By Patricia L. Sharpe
Esteemed Members of the Senate Judiciary Committee: as you prepare for this highly sensitive hearing, please try to remember that justice requires a fair process as much as an examination of facts. Whatever the outcome of your inquiry, you will suffer in the court of public opinion if you are not seen to conduct a thorough, fair-minded investigation into the validity of the charges against a Supreme Court nominee. The reputation of the court will also be compromised.
He said, She said
I do not know what happened on that terrible night so many years ago when a bunch of teens seem to have drank too much at a house party. I do not know if we will ever know for sure, even if both parties testify before a Senate committee next week, even if witnesses are called. Why? For one thing, there is no indication that the Republican members of the Judiciary committee intend to conduct themselves more honorably than they did in the Anita Hill case.
Judge Brett Kavanaugh's supporters, including the President, accuse the woman of keeping silence too long for credibility. Mr. Trump, who has plopped himself heavily on the scales of justice, needs to find other subjects to tweet about. It is now up to the Senate to evaluate his nominee's professional and personal qualifications. Nevertheless, the President has demanded a police report as proof that Dr. Christine Blasey Ford's was assaulted.
To report or Not to Report
As Mr. Trump would have learned, had he cared to do a little research, massive accumulations of data prove that young women, even today, are unlikely to tell any adult that they have suffered a violent sexual assault. The younger they are the less likely they’ll speak up, even to their mothers. Thirty years ago the zeitgeist always favored the alleged attacker over the alleged victim. The victim got the blame and the shame, and trying to report a rape in those days was almost as painful as the rape itself. To a marginally lesser extent, it still is. Most rapes go unreported.
Non-reporting is not evidence of non-rape.
Down Memory Lane
Those who wish to discredit Dr. Ford also cite memory problems. Incomplete recall. Inconsistency. Vagueness. Memory issues are vexing, but unsurprising. They also do not prove that the charges are fabricated.
In fact, a similar criticism might be directed at the accused. As strongly and perhaps sincerely as he maintains his innocence, isn’t it possible that he has suppressed his role in the attack? Allegedly he was drunk. Inebriation isn’t conducive to accurate, complete memory. In fact, the whole edifice of his current self-respect may very well rest on self-serving forgetfulness.
Peas in a Pod
We have here a politically-fraught tragedy involving two highly respected, middle-aged professionals. Let me repeat that: two highly respected professionals, two people with family members who love them and colleagues who trust them. By failing to acknowledge this equivalence between accuser and accused, the President and his allies have done their best to influence public opinion in Kavanaugh's favor, while demeaning the woman who dares to complain. Classic misogyny.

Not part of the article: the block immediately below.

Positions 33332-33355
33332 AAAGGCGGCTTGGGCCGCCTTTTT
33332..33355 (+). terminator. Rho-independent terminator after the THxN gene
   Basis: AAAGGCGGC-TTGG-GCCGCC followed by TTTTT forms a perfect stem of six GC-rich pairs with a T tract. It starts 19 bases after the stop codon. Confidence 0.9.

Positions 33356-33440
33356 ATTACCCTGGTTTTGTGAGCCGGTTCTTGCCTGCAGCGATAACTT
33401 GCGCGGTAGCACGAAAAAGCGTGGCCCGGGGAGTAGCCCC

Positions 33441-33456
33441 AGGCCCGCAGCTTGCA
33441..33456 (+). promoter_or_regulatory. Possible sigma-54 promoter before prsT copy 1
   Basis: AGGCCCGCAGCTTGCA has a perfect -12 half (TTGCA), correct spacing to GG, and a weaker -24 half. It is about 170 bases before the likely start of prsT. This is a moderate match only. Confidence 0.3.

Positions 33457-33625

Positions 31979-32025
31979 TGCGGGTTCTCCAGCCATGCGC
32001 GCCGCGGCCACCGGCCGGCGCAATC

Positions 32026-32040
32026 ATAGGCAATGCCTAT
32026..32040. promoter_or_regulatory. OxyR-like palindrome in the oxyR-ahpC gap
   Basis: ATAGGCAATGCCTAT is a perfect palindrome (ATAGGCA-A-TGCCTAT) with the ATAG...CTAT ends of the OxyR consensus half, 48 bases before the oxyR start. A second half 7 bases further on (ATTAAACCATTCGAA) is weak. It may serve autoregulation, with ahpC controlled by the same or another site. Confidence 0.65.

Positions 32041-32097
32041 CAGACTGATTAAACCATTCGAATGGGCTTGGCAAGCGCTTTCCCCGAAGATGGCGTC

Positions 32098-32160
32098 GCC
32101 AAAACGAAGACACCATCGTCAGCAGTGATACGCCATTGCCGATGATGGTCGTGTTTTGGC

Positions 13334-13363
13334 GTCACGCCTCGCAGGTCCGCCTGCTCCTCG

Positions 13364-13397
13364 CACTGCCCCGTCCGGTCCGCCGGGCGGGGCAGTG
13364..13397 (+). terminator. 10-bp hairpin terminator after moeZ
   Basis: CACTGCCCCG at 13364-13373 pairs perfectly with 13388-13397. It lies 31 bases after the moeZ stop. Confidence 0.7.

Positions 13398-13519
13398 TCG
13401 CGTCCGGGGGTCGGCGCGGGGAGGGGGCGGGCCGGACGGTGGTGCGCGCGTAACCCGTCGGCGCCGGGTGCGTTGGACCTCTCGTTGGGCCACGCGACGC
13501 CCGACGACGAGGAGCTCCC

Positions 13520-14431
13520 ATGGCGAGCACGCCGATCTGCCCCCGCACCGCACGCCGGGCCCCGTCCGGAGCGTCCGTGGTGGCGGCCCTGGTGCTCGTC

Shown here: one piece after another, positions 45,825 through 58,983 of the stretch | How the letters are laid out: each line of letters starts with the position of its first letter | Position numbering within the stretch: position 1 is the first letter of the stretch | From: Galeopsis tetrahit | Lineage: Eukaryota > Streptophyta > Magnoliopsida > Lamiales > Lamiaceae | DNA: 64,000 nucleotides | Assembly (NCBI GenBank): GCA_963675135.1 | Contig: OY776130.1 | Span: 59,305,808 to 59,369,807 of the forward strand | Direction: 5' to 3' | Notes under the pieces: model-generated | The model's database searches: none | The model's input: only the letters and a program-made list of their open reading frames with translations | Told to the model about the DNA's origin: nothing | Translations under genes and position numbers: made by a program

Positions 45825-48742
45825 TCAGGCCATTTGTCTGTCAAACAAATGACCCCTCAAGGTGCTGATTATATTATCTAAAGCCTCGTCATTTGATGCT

The cruel and unfair process to which Anita Hill was subjected has not been forgotten. Oddly enough, there is little indication that the Republican members of the Judiciary Committee, some of whom participated in the "lynching" of Anita Hill, are inclined to be any more judicious this time around.
They should think again. Accused and accuser must be treated with equal respect. Charges deserve thorough, objective investigation. In short, the process as such is critical, whatever the outcome. If justice continues to be an irrelevant consideration for the majority on the Judiciary Committee, the looming 2018 midterm elections are likely to tilt decisively toward Democrats.
Please Read a Weightier "Open Letter" from the Yale Law Faculty to the Judiciary Committee
As the Senate Judiciary Committee debates Judge Brett Kavanaugh’s nomination, we write as faculty members of Yale Law School, from which Judge Kavanaugh graduated, to urge that the Senate conduct a fair and deliberate confirmation process. With so much at stake for the Supreme Court and the nation, we are concerned about a rush to judgment that threatens both the integrity of the process and the public’s confidence in the Court.
Where, as here, a sexual assault has been alleged against an individual nominated for a lifetime appointment in a position of public trust, a partisan hearing alone cannot be the forum to determine the truth of the matter. Allegations of sexual assault require a neutral factfinder and an investigation that can ascertain facts fairly. Those at the FBI or others tasked with such an investigation must have adequate time to investigate facts. Fair process requires evidence from all parties with direct knowledge and consultation of experts when evaluating such evidence. In subsequent hearings, all of those who testify, and particularly women testifying about sexual assault, must be treated with respect.
The confirmation process must always be conducted, and appointments made, in a manner that gives Americans reason to trust the Supreme Court. Some questions are so fundamental to judicial integrity that the Senate cannot rush past them without undermining the public’s confidence in the Court. This is particularly so for an appointment that will yield a deciding vote on women’s rights and myriad other questions of immense consequence in American lives.